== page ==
Let’s Bake: Pigs in Mud Cake

It is without a single doubt that I can say, I am not the world’s best baker. Don’t get me wrong, we do baking with the kids and I can make the odd cupcake but I wouldn’t attempt anything too spectacular.

But, when I saw my friend had posted a photo on her Facebook page of a Pigs in Mud Cake saying she’d love it for her birthday I decided to push the boat out a little bit and give it a go.

I have had a great many compliments on it since then so I thought I would share the ‘how to’ with you.

As I’m not a regular food blogger, I’m afraid I didn’t take photos of each stage but it’s mostly straightforward baking so there isn’t much that you would need to see anyway!

The Pigs
There are lots of tutorials online for how to make pigs out of fondant icing.  I bought some pink icing at Sainsburys (own brand) rather than colouring my own and simply made it up as I went along!  I looked at the photo I was working from and copied.

The only trouble I had was with the tails.  For these I rolled out as thin a piece of fondant as I  could without it breaking and wrapped it around a piece of spaghetti.  Then I set it to one side for 5 minutes to allow it to set before I stuck it to my pigs bottom.

Some tips for working with fondant icing – roll it between your hands to warm it up before starting to model.  The warmer it is, the more pliable it will be.  To stick the pieces together I used water.  You can buy edible glue but not only have I never seen this in a supermarket, I have also found water works just as well so save yourself some pennies!

The Cake
Underneath the kit kats and ganache is a simple chocolate sandwich cake with buttercream centre.  I used 20cm tins and the recipe below is for one half of the sandwich cake so you would need to do this twice.  I prefer to do it this way rather than doubling everything up as my upper body strength is abysmal and I would seriously struggle to stir the mixture adequately!  Sad, but true.

For the cake :
170g butter
170g caster sugar
115g self raising flour
3 medium eggs
55g cocoa powder

For the buttercream:
110g butter (room temp)
170g icing sugar
55g cocoa powder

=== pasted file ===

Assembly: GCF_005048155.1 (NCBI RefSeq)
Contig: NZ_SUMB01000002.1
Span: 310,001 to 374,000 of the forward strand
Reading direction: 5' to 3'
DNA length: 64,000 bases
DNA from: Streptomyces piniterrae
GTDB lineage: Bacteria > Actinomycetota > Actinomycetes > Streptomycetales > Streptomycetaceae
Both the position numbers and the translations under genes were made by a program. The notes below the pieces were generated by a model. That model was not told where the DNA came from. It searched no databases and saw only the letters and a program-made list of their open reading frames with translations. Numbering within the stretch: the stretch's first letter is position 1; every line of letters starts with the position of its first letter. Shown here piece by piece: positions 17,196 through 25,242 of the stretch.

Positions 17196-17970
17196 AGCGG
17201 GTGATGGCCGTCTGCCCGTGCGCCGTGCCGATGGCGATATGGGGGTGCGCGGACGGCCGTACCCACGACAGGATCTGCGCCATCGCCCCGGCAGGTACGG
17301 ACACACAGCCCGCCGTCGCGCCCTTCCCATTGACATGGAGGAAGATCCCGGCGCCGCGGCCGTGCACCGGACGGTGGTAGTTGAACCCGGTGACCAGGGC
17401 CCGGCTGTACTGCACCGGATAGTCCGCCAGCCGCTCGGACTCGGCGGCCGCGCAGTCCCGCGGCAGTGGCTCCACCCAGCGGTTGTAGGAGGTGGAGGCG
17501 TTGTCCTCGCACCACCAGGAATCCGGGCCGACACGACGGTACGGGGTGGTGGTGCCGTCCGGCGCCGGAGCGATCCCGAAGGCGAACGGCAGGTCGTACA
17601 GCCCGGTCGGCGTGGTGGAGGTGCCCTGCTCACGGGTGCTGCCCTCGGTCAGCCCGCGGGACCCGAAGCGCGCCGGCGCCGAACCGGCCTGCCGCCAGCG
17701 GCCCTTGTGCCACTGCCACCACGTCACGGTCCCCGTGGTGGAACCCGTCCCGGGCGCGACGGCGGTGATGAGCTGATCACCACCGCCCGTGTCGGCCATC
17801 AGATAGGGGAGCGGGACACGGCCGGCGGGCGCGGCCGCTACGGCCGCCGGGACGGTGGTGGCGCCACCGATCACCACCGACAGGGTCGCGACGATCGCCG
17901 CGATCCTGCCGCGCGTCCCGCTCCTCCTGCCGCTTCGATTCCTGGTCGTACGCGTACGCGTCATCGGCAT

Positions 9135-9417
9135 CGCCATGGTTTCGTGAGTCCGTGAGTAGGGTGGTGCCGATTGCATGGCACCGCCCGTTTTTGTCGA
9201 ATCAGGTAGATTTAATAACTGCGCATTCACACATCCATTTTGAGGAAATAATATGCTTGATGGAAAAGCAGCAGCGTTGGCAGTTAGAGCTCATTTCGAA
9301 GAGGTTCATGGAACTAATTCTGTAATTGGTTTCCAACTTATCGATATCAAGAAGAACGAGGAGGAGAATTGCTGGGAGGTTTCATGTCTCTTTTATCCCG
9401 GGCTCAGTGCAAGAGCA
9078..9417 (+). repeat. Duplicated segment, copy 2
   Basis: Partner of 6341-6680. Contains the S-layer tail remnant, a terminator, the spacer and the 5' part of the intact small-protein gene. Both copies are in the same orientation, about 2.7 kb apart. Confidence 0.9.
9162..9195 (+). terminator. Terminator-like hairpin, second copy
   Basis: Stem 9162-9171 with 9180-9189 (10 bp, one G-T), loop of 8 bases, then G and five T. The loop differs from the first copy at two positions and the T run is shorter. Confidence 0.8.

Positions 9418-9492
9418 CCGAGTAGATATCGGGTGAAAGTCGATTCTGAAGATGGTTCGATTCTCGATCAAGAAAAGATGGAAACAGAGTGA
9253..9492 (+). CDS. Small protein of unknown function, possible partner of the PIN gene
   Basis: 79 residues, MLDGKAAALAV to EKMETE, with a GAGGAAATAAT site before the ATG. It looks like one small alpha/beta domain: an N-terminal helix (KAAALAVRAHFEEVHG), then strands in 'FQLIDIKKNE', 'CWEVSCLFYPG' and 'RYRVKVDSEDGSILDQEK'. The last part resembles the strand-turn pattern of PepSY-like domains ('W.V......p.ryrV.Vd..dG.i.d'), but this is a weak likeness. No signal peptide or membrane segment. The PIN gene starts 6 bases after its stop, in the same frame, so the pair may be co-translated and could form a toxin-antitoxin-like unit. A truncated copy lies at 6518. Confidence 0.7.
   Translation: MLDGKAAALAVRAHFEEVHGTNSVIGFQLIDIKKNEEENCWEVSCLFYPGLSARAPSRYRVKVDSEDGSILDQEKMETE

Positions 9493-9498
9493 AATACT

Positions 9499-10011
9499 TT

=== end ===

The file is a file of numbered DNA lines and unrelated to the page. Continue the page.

1-2tbsp milk

For the ganache:
250ml double cream
200g dark chocolate

Butter two tins (I never bother lining, I usually don’t bother using butter either but as it was a special occasion I went all out!).

Beat all the ingredients together adding a drop of milk if the mixture is too thick.  The mixture should drop off a spoon when tapped gently.  Place mixture into tin and level out.  Repeat (as above)

Bake the two tins side by side at 180C/160C fan oven/Gas 4 for 20-25 mins until your sponge springs back when lightly pressed.

Leave to cool.  If you wish to speed the process up you can place the cakes in the fridge for an hour or so.  If your cake is not completely cooled then the buttercream will just melt and seep out.  This happened to me as I was in a rush and hadn’t waited but luckily as you can’t see the cake underneath the decorations I simply scraped the buttercream off and started again (I did warn you this wasn’t going to be anything professional!)

When the cake has cooled, make up the buttercream and spread on top of one on your cakes.  Sandwich the other cake on top.  Use the remaining buttercream and spread around the cake.  Using two finger kit kats (don’t break them in half) press them lightly onto the buttercream.  If your mixture is thick enough they will stick to the buttercream like glue.  This is the most important part as if you make your buttercream runny, the kit kats will stick initially but will just gradually slide off the cake.

Make your buttercream.  Mix the ingredients altogether adding the milk at the end if necessary.  Because this buttercream needs to be thick it does take a while for the ingredients to mix but keep going (or use an electric handwhisk if you have one!)

Once you have stuck kit kats all around your cake, tie a ribbon around to hold them in place whilst the buttercream sets. 

Prepare your ganache.

Bring the cream to the boil in a pan and remove from the heat.  Add the chocolate, broken into pieces.  Stir until the chocolate melts.  Removed from the heat the mixture will thicken.  I had to do this again as I burnt my first lot (you may start to see a pattern emerging….) waiting for the mixture to thicken whilst on the heat.

Leave it to cool for around 15-20 minutes before pouring into the top of the cake.  If you panic like me and think it will all seep through the gaps in the kit kats you might want to do a cement job and use some buttercream to fill any slight gaps you may have.  My Other Half assured me that if the ganache is the right consistency it won’t leak everywhere but I couldn’t help worrying!

Place your pigs into the ganache and leave overnight to set.

Hey presto, pigs swimming in mud!

I hope that was helpful, as I am a ‘make it up as you go along’ type of baker I find it difficult to put down into words how exactly I bumble along through the process.

Since making the Pigs in Mud I have also made a chocolate drizzled strawberry kit kat cake.  For this, instead of ganache I used buttercream, sliced some strawberries and layered them in circles finishing with a whole strawberry in the centre.  I melted some milk chocolate and white chocolate and drizzled it over the strawberries in a criss cross pattern.

I kept this cake in the fridge overnight to stop the strawberries turning and was worried about how the sponge would taste cold but nobody seemed to notice!!

Not sure what will be next in my line of kit kat cakes…watch this space!


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